My hopes for a tranquil run up to election day in my home village in rural Norfolk were shattered over the last weekend. I no longer receive any LibDem leaflets through my letterbox: the Labour posters in my front window act as a deterrent. However one or two friendly neighbours pass them on to keep me informed. I was therefore shaken out of my complacency when I read, in a LibDem newsletter specially produced for the occasion, the following headline: Result in Glaven Valley: Too Close to Call. As the Labour Candidate this came as a surprise to me.
Some background may assist. There are 48 District Council up for election in North Norfolk with polling on the same day as the General Election (May 7th). We in the Labour Party had decided to fight all of them though we are only likely to win a few – in our best year we held ten. My main responsibilities are to act as agent for our excellent Parliamentary Candidate, Denise Burke, but I was happy to let my name go forward as a District Council candidate on two conditions: first, that the seat I was allocated was not too far from my home (distances are vast here in North Norfolk); secondly that there was no prospect of me winning. I have no desire to attend meetings in winter evenings at the Council offices in Cromer.
There was no problem in meeting these conditions. The Glaven Valley seat fits the bill admirably. It includes my home village of Sharrington and is probably the safest Conservative seat of all 48. At the last contest in May 2011 the winning Conservative polled 500, the LibDem was in second place with 232, Labour secured 95, the Greens 84 and UKip 83.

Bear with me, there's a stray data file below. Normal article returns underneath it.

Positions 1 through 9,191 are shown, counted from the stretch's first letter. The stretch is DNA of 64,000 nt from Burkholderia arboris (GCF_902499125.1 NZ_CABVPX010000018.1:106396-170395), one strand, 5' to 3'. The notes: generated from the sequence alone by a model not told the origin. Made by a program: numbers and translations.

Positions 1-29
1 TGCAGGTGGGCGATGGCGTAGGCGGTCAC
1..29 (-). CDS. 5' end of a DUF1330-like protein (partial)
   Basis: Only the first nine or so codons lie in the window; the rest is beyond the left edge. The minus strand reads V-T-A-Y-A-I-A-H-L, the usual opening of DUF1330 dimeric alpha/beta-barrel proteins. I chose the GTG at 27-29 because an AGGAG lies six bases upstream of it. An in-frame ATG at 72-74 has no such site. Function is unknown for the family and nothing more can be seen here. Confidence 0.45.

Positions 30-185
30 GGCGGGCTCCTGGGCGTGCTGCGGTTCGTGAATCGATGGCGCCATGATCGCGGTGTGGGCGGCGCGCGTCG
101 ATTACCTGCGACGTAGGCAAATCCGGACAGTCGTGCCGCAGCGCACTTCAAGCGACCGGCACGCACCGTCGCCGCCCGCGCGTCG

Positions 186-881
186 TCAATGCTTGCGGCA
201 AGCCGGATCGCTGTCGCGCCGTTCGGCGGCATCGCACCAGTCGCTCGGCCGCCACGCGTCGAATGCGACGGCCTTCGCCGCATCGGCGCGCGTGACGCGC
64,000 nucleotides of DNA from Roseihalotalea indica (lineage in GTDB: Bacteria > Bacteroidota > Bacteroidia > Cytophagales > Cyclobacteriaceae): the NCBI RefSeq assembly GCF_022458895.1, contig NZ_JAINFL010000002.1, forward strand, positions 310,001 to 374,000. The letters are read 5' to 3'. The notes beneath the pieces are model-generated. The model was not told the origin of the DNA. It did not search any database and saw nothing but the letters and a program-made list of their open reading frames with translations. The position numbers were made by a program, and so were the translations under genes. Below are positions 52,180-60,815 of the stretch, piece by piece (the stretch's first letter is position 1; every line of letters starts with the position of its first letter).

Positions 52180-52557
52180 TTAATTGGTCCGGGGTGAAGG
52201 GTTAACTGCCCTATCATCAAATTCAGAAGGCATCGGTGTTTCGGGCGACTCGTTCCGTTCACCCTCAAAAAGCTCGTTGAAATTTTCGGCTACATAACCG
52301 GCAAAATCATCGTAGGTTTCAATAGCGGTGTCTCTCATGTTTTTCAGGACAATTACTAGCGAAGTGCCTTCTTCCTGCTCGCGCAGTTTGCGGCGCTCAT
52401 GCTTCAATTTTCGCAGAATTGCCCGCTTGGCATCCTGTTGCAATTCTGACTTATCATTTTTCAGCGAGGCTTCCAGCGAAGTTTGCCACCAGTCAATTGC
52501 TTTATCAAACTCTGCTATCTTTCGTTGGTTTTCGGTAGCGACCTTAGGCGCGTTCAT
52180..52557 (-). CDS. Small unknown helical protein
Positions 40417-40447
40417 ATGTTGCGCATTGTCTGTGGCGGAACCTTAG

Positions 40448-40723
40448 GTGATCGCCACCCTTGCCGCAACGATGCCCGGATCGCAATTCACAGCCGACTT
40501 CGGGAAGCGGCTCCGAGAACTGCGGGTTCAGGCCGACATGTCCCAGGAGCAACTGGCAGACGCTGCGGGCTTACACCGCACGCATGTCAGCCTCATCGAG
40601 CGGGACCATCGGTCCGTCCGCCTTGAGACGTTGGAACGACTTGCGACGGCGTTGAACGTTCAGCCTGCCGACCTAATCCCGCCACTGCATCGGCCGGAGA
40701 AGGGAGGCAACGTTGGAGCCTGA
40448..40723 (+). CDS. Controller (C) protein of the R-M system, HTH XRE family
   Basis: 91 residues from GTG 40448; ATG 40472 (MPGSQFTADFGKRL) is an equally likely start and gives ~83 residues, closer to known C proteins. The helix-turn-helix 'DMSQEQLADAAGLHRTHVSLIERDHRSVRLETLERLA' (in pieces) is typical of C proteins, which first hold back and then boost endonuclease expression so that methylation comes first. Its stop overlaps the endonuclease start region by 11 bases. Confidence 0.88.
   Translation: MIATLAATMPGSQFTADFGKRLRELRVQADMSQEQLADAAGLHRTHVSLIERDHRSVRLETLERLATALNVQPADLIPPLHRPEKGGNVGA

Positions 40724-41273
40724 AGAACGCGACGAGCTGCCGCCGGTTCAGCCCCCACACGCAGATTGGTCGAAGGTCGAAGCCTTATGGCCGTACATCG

This time round the LibDem candidate is pleasant enough young man who works in the office of the local MP. He is obviously taking the campaign seriously but has experienced some difficulties. On his leaflet he has reproduced a telephone number with the qualification that: I have had some problems with this line recently but it is now fixed. This is the first time that I have seen such statement on a candidate’s promotional literature and can only assume that it is a way of demonstrating his ability to solve problems.
His main tactic seems to be to try to squeeze my vote. Again to quote: But the Conservatives will still win if people vote of Labour or the Greens: this time the result will probably be within a few dozen votes. He may be right in his prediction, but he has no way of knowing: the area, with the exception of the small harbour town of Blakeney (pictured above), is impossible to canvass as the properties are too dispersed. I don’t blame him for his tactics; however I have to report that my soundings suggest that they are not working. I have spoken to the six people who have said they will vote for me (this figure includes myself) and they are standing firm. We shall find out what happens when the result is declared on Friday.